With climate change negotiationsset to begin in Copenhagen on December 7th, some nations are beginningto articulate commitments to renewable energy deployment in lieu ofadopting binding carbon emission reductions. Rapidly developingeconomies, in particular, are opposed to emission reductions as theyfear such caps will slow and limit economic prosperity. And so it goeswith India, which is expected to announce details of the nation’s solarenergy plan sometime this week.
The “National Solar Mission,” initially identified as a priority in the 2008 National Action Plan(NAP) on Climate Change, may set capacity targets for both solar pv andconcentrated solar thermal power generation throughout the region.According to the NAP, the solar energy plan may also include details on
a major R&D programme, which could draw uponinternational cooperation as well, to enable the creation of moreaffordable, more convenient solar power systems, and to promoteinnovations that enable the storage of solar power for sustained,long-term use.
Articulating both targets and the country’s dedication to solarenergy research and development will allow other nations to have abetter understanding of the degree to which India is committed tothwart climate change before official negotiations in Copenhagen begin.
Solar energy technologies have the to potential to bring much ofrural India out of poverty. As a distributed resource, solar pv panelscould power regions that are currently disconnected from the electricalgrid. In addition, distributed solar energy could prove a more reliablesource of electricity than standard grid connection, which is plaguedby fairly frequent power outages, requiring many to rely ondiesel-powered generators to provide backup when the lights go off.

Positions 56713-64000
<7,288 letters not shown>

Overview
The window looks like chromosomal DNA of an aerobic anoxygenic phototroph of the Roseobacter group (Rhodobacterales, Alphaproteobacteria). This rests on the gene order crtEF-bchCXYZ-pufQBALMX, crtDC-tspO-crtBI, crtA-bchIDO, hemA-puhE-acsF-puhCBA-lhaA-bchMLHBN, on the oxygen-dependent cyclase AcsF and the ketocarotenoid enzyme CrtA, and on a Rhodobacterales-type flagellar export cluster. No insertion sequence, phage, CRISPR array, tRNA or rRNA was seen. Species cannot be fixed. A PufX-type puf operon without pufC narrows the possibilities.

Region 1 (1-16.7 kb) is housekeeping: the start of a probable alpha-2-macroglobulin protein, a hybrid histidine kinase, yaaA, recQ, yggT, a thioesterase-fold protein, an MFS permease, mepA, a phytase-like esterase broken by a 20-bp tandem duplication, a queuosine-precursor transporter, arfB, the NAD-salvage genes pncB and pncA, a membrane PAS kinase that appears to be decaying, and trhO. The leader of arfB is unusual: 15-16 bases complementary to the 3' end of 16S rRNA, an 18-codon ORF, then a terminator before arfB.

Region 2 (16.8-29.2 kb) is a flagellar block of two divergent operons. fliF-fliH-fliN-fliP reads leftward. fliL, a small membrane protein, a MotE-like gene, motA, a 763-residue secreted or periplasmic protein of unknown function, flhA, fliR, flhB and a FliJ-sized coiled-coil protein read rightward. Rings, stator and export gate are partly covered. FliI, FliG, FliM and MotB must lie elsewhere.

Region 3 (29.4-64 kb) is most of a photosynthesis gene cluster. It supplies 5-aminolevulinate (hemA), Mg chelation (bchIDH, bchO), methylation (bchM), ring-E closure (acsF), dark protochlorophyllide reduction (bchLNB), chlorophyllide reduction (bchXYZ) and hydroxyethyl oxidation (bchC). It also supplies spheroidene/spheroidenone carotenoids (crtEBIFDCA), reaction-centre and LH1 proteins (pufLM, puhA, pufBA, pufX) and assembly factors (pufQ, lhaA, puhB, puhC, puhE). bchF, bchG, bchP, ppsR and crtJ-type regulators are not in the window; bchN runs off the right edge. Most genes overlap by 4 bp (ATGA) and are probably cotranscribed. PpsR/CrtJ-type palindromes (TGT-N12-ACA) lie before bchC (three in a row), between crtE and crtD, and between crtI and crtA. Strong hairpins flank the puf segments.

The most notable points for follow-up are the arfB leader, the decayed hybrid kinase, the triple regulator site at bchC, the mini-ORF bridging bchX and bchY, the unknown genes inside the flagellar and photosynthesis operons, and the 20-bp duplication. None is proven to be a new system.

Clearly, technology isn’t the hurdle to overcome. Rather, it is howIndia will finance a massive deployment of solar energy, which is stillnot cost competitive with other forms of power available on thesubcontinent. According to the Department of Energy’s Energy Information Agency (EIA), less than 1% of electricity currently generated in India is from solar resources.
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